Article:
This system isn't in the main preventing European, American and Asia food and grocery companies --big, medium-sized and even small -- from wanting to enter the Russian market though, as was evidenced by the record attendance and number of exhibitors at the just-ended Moscow food show.
The natural and organic products categories, along with imported specialty, gourmet and ethnic food and grocery products, are in the infant stage in terms of category development in Russia. Therefore, Russia is a growing new market for western and Asian suppliers. The potential is very big and lucrative.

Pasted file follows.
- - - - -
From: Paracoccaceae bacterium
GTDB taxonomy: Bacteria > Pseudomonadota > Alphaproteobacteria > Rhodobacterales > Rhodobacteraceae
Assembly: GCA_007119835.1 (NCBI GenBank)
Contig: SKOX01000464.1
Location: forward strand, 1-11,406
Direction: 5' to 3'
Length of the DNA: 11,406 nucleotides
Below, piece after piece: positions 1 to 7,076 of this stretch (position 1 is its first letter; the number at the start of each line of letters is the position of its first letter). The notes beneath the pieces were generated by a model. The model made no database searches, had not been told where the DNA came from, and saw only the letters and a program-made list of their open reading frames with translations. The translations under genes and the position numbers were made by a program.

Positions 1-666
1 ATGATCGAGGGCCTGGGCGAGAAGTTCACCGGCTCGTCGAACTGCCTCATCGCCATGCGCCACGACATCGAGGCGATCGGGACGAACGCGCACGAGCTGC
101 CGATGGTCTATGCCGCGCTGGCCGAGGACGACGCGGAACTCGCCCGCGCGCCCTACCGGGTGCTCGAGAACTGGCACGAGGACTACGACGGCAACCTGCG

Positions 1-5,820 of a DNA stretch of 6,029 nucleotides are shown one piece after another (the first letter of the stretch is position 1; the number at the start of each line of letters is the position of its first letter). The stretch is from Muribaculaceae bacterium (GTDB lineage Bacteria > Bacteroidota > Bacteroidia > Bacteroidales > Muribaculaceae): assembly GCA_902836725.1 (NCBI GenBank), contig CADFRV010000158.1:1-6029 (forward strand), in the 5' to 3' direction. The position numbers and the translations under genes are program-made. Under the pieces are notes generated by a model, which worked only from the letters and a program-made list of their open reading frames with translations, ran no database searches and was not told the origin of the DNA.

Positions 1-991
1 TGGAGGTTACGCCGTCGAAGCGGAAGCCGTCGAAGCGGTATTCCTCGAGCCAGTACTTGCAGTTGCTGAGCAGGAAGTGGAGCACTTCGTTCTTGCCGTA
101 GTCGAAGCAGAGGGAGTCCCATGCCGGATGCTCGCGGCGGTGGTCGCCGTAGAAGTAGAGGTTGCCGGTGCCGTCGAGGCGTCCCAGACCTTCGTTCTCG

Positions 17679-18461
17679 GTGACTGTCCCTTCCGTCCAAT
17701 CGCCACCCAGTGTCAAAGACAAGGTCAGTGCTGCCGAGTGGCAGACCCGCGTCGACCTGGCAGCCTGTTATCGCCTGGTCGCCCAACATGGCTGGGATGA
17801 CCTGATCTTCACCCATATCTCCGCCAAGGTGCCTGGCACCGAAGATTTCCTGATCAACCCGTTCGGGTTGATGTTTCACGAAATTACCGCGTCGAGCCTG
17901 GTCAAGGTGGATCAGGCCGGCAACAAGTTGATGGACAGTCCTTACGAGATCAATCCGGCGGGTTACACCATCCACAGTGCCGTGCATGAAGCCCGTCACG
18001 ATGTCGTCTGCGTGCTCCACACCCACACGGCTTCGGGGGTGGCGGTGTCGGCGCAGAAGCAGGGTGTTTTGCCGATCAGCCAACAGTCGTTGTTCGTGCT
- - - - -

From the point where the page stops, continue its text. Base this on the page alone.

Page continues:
Additionally, with western chains Carrefour (based in France) and Wal-Mart (based in the U.S.) planning to soon open their first stores in Russia, the opportunity for western natural, organic, specialty and gourmet foods suppliers and marketers who already do business with these two mega-retailers should be enhanced.
More Russians than ever before also are traveling abroad, particularly those from the country's new upper-income class. As these and other Russians travel to western European cities and to the U.S. more frequently they will acquire an increased taste for and desire of the food products from these countries, just as Americans and Europeans who travel throughout the world do for foods from other lands. This fact will increase demand for imported foods in Russia, creating additional opportunity for western suppliers and marketers.